I was pleasantly surprised the other day to see former baseball player, ESPN commentator and writer Doug Glanville announced as a candidate to manage the Tampa Bay Rays. I’ve admired Doug’s thoughtful, engaging writing for a long time, maybe a decade. I also have a personal connection to Doug that I haven’t shared here, though I thought the time might be right.
As an independent baseball blogger, I sometimes devise unusual methods to promote my work. In the past, I wrote a weekly column here called “Any player/Any era” where I projected players into different eras than the ones they played in. A couple of years ago, having interacted with Doug once or twice through Twitter, I thought he’d be interested to hear I’d be writing one of these columns on him. Doug was receptive, answering a few questions while I researched the piece. He had nice things to say about the end product, too and within a few months, we were following each other on Twitter.
Around this time, I went through a rough stretch with employment, being unable to consistently pay my bills. I sometimes will stay quiet during such stretches, as they’re embarrassing, though I decided to speak up this time on Twitter. Doug caught site of my tweet as follows:
@grahamdude Ridiculous that you are not employed wherever you want. That means you start up your own biz and end up running the world.
— Doug Glanville (@dougglanville) April 17, 2012
The best was yet to come.
Shortly thereafter, Doug messaged me asking where I’d want to write, if I could do so anywhere. Would if every struggling writer could get one of these messages. I was so excited I called my parents at 6:30 a.m. to tell them. That probably wasn’t my best idea, as parents worry when they get calls from or about their kids so early in the morning. Still, I couldn’t hide how I was feeling.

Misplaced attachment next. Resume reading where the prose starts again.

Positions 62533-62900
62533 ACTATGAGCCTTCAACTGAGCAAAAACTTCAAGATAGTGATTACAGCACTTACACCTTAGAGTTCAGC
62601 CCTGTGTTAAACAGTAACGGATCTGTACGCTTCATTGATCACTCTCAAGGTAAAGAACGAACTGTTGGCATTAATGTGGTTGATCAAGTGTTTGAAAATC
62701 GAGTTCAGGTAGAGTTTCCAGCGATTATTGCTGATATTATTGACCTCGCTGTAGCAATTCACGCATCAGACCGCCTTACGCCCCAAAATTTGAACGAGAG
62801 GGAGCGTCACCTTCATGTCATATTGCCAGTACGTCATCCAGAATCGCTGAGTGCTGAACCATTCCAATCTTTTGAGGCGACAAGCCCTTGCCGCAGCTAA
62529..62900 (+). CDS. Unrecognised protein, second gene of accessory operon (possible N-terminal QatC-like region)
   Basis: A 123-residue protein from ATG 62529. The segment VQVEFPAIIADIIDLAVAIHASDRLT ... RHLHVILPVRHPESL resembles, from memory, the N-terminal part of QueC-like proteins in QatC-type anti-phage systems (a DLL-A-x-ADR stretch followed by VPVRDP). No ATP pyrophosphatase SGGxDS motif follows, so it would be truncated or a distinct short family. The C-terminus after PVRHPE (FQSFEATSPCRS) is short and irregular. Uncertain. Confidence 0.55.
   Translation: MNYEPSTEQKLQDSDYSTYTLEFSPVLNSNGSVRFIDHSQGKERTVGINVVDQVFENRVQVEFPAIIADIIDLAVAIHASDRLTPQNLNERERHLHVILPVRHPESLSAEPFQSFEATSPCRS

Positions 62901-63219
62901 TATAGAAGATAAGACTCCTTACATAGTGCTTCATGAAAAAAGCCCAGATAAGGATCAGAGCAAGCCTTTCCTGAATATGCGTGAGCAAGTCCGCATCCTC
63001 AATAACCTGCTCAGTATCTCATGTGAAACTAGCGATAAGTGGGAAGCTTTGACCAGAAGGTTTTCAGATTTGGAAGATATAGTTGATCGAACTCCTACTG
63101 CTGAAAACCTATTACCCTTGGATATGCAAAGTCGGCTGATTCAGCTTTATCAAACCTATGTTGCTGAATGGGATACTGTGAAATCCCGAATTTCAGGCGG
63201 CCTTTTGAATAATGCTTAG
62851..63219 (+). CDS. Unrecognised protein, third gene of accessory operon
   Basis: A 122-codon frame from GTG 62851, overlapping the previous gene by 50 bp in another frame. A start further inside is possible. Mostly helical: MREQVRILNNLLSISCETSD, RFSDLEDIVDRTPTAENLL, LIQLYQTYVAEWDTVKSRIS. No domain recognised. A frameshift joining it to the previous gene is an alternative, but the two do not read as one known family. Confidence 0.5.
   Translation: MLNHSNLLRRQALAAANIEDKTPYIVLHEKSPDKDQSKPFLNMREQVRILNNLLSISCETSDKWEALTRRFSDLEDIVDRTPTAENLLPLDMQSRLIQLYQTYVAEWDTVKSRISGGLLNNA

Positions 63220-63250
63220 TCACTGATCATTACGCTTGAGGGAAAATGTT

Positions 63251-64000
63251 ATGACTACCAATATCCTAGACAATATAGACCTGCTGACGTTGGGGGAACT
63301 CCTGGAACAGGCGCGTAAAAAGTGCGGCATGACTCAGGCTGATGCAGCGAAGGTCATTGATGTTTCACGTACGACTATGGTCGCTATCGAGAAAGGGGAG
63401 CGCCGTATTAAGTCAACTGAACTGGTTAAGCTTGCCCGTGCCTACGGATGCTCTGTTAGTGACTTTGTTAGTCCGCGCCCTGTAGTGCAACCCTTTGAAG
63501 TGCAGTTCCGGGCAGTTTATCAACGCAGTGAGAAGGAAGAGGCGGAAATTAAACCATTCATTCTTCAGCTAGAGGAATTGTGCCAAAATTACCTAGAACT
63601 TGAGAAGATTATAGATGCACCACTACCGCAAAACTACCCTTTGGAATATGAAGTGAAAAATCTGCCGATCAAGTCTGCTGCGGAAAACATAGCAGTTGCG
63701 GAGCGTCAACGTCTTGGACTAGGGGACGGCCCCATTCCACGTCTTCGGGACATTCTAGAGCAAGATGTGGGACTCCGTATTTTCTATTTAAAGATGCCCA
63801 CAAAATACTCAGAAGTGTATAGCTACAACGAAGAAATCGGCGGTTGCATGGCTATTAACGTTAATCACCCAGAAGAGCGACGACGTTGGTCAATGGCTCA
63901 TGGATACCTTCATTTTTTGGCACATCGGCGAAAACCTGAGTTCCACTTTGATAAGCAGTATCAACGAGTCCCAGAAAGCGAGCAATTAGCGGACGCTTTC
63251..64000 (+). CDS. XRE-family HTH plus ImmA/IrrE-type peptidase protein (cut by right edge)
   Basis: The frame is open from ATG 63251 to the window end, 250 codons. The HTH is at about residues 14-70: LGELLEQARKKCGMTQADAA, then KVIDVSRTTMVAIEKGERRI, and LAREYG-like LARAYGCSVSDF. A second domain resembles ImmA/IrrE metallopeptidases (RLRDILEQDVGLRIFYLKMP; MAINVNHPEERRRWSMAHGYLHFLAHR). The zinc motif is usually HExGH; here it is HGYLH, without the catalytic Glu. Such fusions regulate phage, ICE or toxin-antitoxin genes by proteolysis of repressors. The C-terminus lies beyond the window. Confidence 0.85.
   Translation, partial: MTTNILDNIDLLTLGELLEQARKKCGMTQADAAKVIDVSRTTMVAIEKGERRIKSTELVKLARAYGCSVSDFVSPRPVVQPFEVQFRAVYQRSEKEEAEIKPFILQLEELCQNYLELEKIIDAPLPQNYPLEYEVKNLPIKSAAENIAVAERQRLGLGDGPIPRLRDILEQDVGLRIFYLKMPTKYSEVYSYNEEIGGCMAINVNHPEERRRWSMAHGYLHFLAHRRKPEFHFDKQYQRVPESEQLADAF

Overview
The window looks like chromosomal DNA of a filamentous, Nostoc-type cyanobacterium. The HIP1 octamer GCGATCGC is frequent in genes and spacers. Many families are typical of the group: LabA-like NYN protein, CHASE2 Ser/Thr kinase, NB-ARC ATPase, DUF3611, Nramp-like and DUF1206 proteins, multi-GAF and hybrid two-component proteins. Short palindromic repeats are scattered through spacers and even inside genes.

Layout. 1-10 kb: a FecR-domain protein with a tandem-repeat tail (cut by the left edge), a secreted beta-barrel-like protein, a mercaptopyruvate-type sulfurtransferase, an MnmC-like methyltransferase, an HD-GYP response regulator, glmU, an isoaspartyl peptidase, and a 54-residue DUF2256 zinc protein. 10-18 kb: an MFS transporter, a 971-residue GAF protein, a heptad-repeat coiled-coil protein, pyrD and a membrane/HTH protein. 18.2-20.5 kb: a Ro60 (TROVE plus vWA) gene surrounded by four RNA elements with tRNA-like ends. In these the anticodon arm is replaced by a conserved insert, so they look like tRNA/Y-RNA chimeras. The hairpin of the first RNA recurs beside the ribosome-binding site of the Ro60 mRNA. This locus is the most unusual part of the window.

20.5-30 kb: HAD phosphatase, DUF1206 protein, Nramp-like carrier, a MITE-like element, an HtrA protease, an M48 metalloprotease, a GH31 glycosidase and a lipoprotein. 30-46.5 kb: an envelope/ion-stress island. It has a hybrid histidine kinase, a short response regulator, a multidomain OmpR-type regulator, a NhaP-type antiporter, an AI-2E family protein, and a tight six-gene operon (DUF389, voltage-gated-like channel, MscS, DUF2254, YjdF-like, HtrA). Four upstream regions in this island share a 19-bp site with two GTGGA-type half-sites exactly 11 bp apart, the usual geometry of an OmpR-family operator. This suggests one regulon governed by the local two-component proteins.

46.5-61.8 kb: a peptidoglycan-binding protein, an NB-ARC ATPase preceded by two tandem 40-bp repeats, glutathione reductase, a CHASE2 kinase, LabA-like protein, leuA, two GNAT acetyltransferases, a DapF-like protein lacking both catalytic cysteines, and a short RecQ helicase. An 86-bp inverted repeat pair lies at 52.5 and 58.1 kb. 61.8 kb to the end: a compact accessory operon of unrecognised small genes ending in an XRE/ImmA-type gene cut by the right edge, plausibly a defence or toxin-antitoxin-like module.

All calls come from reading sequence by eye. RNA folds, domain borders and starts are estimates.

After thinking about it briefly, I told Doug of a few places I might like to write, including the San Francisco Chronicle. Doug said he’d email the sports editor. While Doug wasn’t the only person who put in a good word for me, he’s part of the reason I wound up freelancing for the Chronicle for about a year. [A collection of my Chronicle stories can be found here, by the way.]
With sabermetrics staking more and more of a place in the baseball world, the job of a manager is changing. For some teams, managing is less these days about devising in-game strategies [front office employees and computers can do that] than it is about managing the various personalities that play for any given team. Managing is about offering encouragement to a collection of mostly 20- and 30-something-year-old players, getting the best out of them, helping them to believe they’re capable of more than they have been heretofore.
Doug did this for me and while I don’t know if that means he’d make a good big league manager, I like to think it does.